General Fund revenue up for June, lawmakers told

Sen. Robin Webb, D-Grayson, asked a question during a meeting with Interim Joint Committee on Appropriations and Revenue.

FRANKFORT, Ky. (June 28, 2018) — State General Fund revenues are up for June, exceeding the state’s revenue estimate by $114.4 million, state lawmakers were told Thursday.

Office of State Budget Director Deputy Director Greg Harkenrider told the Interim Joint Committee on Appropriations and Revenue that the state estimated receiving $959.6 million in revenues in June but said that goal was met last Tuesday. Today, he said, his office predicts June General Fund revenues will exceed $1 billion by the end of this month, reaching $1,074 million.

Harkenrider said the surplus funds will help meet the state’s Necessary Government Expenditures, or NGEs, which are expenses not included as line items in the state budget but rather paid for with surplus funds or from the state Budget Reserve Trust Fund.

“To put that in perspective — the NGEs were estimated to be around $85 (million),” he told the committee. Now the NGEs are expected to be around $82 million, he said, giving the state “at least enough to cover the current year NGEs” from the General Fund surplus account.

“There will be a little bit of money left over if this estimate comes true,” said Harkenrider.

The fiscal boost in June comes from a number of sources including the Kentucky Lottery, which Harkenrider said is paying the state $35.5 million in dividends this month –$10 million more than the state anticipated. Growth in individual income and sales tax revenue will also buoy receipts, he said.

A delay in processing $20 million in General Fund receipts due to updates to state’s electronic financial system called eMARS (Enhanced Management Administrative Reporting System) creates a “caveat” but, Harkenrider explained, will cause no long-term harm since those receipts will be accounted for next month.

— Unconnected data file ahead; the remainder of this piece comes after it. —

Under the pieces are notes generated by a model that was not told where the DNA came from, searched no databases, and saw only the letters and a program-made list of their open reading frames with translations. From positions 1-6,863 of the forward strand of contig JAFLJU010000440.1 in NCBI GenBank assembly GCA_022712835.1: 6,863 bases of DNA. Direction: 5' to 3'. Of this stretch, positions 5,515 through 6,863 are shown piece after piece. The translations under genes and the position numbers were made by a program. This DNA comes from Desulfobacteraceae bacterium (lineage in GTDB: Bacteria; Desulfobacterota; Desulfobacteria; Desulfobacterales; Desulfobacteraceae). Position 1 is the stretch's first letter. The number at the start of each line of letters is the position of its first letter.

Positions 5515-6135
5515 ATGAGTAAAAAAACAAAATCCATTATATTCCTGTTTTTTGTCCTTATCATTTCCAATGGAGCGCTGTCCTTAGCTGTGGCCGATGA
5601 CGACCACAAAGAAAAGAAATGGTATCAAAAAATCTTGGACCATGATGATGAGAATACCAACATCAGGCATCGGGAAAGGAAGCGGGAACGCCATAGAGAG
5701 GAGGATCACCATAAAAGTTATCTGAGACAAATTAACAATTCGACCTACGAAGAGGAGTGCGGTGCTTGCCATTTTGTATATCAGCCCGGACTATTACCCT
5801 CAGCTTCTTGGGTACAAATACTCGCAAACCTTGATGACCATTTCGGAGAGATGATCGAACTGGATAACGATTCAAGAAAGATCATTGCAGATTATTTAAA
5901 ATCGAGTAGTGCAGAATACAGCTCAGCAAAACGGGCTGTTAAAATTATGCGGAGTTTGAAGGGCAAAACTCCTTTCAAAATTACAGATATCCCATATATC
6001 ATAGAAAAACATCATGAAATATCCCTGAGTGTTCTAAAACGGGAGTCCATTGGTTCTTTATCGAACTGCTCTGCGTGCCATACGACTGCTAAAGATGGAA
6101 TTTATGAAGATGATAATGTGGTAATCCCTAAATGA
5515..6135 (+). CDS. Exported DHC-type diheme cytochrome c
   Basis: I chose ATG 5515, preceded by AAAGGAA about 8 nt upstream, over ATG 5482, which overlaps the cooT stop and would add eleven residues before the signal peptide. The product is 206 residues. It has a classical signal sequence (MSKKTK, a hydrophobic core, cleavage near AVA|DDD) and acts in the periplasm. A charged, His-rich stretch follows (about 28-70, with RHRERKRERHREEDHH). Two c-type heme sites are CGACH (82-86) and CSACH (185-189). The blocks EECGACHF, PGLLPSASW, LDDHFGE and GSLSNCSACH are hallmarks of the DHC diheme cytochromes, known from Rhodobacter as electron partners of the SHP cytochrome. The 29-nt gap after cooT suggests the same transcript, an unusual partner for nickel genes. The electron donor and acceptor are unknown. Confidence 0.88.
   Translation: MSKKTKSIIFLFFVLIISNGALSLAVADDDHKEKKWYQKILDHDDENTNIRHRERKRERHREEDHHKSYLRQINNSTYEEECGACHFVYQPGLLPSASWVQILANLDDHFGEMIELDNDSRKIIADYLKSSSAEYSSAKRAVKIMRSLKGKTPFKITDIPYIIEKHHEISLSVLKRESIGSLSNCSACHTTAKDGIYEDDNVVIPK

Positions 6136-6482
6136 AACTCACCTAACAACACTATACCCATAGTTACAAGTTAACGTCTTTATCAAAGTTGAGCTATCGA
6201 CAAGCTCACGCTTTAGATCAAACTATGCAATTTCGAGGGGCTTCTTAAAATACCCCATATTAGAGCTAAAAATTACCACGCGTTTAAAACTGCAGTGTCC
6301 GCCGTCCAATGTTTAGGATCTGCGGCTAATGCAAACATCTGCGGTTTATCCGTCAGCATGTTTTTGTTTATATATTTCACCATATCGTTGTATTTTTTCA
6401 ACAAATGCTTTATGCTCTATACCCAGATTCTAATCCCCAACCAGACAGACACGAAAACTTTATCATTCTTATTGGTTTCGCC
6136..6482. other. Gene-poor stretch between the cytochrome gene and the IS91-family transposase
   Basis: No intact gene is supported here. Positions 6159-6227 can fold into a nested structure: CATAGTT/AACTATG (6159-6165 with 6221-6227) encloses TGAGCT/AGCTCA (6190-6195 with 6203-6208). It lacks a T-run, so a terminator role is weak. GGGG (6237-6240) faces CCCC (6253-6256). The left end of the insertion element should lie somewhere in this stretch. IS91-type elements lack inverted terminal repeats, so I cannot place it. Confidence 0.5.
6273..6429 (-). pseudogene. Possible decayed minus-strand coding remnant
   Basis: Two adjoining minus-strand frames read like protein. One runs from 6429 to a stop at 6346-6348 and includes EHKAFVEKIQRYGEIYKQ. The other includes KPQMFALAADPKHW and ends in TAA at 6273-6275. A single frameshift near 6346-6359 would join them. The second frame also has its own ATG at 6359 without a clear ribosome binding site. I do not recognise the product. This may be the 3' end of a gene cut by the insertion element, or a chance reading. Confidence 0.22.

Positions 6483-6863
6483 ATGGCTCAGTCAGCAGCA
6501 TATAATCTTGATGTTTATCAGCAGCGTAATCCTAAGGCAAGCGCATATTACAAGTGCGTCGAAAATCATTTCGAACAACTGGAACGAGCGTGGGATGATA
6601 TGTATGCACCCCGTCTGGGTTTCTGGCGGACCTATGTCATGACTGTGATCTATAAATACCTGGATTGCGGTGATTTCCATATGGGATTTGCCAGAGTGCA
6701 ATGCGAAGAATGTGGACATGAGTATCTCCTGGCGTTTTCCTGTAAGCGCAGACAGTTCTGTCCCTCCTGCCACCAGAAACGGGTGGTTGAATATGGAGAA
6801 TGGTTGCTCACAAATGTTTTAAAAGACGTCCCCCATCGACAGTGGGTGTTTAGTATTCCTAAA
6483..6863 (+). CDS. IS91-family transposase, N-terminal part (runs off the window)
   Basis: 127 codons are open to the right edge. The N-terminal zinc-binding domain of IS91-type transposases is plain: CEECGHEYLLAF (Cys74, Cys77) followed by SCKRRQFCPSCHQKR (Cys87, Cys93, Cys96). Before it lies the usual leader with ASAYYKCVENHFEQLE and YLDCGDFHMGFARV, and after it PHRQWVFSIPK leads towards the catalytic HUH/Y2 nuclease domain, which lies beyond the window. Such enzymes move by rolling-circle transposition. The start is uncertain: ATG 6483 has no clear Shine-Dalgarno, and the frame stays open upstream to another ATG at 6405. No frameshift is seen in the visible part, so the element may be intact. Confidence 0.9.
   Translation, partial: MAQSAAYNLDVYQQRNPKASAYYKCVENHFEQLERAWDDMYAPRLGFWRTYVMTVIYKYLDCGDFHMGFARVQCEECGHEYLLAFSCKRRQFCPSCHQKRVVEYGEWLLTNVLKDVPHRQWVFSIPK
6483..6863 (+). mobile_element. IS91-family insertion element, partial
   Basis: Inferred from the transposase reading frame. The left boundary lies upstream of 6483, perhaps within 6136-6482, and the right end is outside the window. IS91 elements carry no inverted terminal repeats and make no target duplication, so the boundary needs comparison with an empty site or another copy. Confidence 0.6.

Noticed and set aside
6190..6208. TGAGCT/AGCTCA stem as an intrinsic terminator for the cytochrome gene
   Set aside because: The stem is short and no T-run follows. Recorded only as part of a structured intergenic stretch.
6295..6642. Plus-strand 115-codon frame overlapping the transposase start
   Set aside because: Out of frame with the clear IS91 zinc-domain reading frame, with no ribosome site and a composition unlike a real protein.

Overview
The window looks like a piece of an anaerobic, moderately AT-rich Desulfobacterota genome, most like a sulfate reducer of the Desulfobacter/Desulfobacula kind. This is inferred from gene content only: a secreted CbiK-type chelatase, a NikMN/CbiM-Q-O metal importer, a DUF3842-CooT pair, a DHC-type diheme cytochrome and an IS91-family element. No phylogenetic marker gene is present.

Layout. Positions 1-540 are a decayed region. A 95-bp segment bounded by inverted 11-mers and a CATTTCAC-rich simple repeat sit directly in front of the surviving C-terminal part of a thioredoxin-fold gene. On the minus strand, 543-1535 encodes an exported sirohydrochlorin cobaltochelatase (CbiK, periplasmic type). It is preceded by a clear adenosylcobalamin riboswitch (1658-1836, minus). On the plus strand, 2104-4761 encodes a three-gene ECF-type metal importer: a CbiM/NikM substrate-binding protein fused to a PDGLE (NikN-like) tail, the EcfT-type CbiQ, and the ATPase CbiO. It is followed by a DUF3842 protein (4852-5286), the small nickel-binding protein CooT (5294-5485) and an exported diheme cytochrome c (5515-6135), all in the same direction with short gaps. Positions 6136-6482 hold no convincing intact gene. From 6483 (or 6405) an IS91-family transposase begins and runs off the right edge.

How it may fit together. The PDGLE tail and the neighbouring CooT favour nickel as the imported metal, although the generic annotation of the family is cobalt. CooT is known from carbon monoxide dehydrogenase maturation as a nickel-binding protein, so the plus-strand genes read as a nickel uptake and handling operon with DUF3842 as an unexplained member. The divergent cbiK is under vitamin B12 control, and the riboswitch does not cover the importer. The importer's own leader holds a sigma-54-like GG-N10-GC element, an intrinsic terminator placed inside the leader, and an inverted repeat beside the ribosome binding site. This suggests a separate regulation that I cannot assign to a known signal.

“If you net out the lottery and the eMARS, that’s $9.5 (million) to the bad. But economic growth and so forth is going to overcome the $9.5 million to the bad,” he told lawmakers.

Next fiscal year’s revenues also look promising, Harkenrider said, largely due to tax changes made by the 2018 General Assembly. His office is estimating a $208.2 million increase in sales tax dollars and $130 million increase in tobacco tax dollars as a result of reforms, with corporate and individual income tax revenues expected to fall.

“We’re just chomping at the bit to see how accurate these estimates might be,” said Harkenrider.

More state revenue is also expected as a result of the recent SCOTUS ruling in South Dakota v. Wayfair, Inc. That ruling held that states can tax purchases made from out-of-state sellers that do not have a physical presence in those states, including many Internet vendors. Harkenrider said the ruling will impact sellers with over $100,000 in receipts or 200 transactions in Kentucky, a member of the national Streamlined Sales and Use Tax Agreement which is designed to “substantially reduce the burden of tax compliance,” according to the Streamlined Sales Tax Governing Board.

Rep. Ken Fleming, R-Louisville, questioned Harkenrider about the Wayfair decision and how it will impact Kentucky.

“I understand it’s going to be sort of a soft approach and given the financial situation we’re in, dealing with pensions and other things we’re faced with, I’d like your comments on that,” Fleming asked Harkenrider, who said first that Kentucky would not seek back taxes but would take a “prospective” approach by encouraging retailers to register as a retailer in Kentucky.

He said the state hopes to get as many vendors as possible signed up early next fiscal year, which begins on July 1. He also said lawmakers need to be measured about how quickly they expect results from the Wayfair ruling in terms of revenue.

“I would just encourage you (all) to not get the big eyes and think too much for fiscal 2019 because it’s going to be a growing process,” he said. “But, this is also going to be a high priority.”

Sen. Robin Webb, D-Grayson, asked how approaching tax changes will impact government agencies and their staff. “Are we going to be stressed in either infrastructure or agency for implementation, processing and enforcement at some point with the agencies that are tasked with this?” she asked.

As far as the Wayfair decision is concerned, Harkenrider said vendors can be automatically registered in Kentucky because of its participation in the Streamlined Sales and Use Tax Agreement. “They can just register through Streamline,” he said. As far as state agencies are concerned, he said there is some extra work right now.

“The sales tax people (in the Department of Revenue) are working some overtime right now,” he said.

Also addressed was the state Road Fund, which Harkenrider has had little growth in motor fuels tax revenue in June. “Not much growth in the Road Fund estimate,” he said, adding that a “flat June” only yielded $3.2 million more than anticipated.

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